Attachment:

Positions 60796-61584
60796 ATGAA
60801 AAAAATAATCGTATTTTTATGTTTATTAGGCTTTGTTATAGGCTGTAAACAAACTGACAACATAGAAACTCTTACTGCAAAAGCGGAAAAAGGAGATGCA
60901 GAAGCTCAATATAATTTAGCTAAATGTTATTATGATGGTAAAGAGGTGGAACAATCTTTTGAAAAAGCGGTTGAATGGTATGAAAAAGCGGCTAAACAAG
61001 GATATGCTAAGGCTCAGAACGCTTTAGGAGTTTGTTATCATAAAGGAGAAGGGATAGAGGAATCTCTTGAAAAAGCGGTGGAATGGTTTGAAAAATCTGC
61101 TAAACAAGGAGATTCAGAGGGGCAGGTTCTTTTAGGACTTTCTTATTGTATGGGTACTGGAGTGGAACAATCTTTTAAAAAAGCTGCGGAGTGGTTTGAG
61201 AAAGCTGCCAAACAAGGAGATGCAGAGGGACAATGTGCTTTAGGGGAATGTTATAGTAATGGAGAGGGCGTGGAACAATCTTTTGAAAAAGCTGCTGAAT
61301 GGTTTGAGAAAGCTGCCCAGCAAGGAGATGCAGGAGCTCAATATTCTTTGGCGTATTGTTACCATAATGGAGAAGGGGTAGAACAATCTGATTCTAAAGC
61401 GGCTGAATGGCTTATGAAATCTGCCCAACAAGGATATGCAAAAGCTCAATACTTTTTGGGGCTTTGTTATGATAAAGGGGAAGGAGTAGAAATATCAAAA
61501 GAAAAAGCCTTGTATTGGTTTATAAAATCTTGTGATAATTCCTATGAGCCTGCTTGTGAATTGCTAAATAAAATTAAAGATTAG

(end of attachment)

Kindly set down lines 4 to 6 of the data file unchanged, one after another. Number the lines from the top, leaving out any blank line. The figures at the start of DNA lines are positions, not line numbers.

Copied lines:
60901 GAAGCTCAATATAATTTAGCTAAATGTTATTATGATGGTAAAGAGGTGGAACAATCTTTTGAAAAAGCGGTTGAATGGTATGAAAAAGCGGCTAAACAAG
61001 GATATGCTAAGGCTCAGAACGCTTTAGGAGTTTGTTATCATAAAGGAGAAGGGATAGAGGAATCTCTTGAAAAAGCGGTGGAATGGTTTGAAAAATCTGC
61101 TAAACAAGGAGATTCAGAGGGGCAGGTTCTTTTAGGACTTTCTTATTGTATGGGTACTGGAGTGGAACAATCTTTTAAAAAAGCTGCGGAGTGGTTTGAG